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POWER OF A DON - Putting politicians to shame

Published:Sunday | March 7, 2010 | 12:00 AM

Arthur Hall, Senior Staff Reporter

THEY HEAD major criminal networks in Jamaica, even extending to North America and the United Kingdom. But no one seems to know for sure exactly how many of them are in play. Dons - rulers of the criminal underworld - are buttressed by legitimate government contracts, extortion, offbeat business enterprises, political, and even police support. They hold tremendous power in the trenches that rivals legitmate authority and puts elected leaders to shame.

In many an inner-city community, the don is not only the father figure, he is the role model for manliness, the great provider, judge, jury and strategist. Many young men aspire to become dons, as they see the position as an enviable one.

From 'Claudie Massop' to 'Burry Boy', 'Willie Haggart' to 'Bulbie', and scores of others, the legendary figure of the community don has straddled Jamaica for most of the past 50 years.

They have, at times, been labelled community leaders, area bosses, or some other euphemism that fails to mask the fact that they hold unbelievable power over geographic areas and large sectors where their word is final.

Those geographic areas could be as small as a street off Maxfield Avenue where a man called 'Gov' is the 'area leader' for the Stinger gang, which operates in a manner where it seizes the cellular phones of residents to monitor their calls.

However, the don could also wield a level of influence where his word is law over parish barriers, and could even have control over questionable enterprises on foreign soil.

The nation had a frightening look at the power of a major don in September 1998 when former Matthews Lane strongman Donald 'Zekes' Phipps was arrested and charged by the police for attempted murder,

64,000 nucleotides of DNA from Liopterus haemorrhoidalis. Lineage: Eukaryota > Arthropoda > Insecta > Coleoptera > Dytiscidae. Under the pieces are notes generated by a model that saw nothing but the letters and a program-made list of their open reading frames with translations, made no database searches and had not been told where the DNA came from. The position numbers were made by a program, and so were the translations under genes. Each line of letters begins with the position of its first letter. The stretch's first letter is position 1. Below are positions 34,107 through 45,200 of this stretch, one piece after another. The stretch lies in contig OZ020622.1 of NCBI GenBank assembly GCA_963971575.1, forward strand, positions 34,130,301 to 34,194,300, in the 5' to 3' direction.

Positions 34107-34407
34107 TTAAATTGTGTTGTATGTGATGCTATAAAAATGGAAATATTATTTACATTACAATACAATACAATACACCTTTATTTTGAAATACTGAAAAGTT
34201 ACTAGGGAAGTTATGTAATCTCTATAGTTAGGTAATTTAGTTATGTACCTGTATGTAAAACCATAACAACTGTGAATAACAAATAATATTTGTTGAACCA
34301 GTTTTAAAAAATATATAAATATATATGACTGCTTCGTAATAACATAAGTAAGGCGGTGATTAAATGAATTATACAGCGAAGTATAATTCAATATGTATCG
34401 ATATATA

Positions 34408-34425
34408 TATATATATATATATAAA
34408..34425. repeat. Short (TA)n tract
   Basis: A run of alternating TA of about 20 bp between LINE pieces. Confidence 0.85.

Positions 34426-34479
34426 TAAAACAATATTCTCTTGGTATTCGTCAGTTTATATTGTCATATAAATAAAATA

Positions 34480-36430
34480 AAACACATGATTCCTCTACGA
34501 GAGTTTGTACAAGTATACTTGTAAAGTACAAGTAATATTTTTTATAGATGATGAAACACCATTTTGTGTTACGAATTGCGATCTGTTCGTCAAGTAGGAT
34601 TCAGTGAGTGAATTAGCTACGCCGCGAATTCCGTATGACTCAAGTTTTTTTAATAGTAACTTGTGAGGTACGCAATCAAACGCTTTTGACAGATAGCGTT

illegal possession of a firearm and unlawful wounding.

While he was being interrogated at the Central Police Station,
Zekes' supporters rioted, leaving four persons - including two members of the
security forces - dead.

It was not until he appeared on the balcony of the police station
and ordered his followers to return to their homes that the demonstrations

All charges against him were eventually dropped, but Zekes was
found guilty of two other murders in 2006 and sent to prison.

By then, his influence and control were waning, particularly
behind reports that the police had seized millions of dollars in cash from his
upper St Andrew home.

But most of the so-called dons who rule the communities across the
island do not have the power of a Zekes.

"You have different degrees of donship," Horace Levy, executive
member of the Peace Management Initiative, told
The Sunday Gleaner

"Many are quite ordinary and in charge of the gang on their
corner, but you have a few very powerful ones," Levy added.

organised gang structures

Usually, the more powerful dons emerge from communities loyal to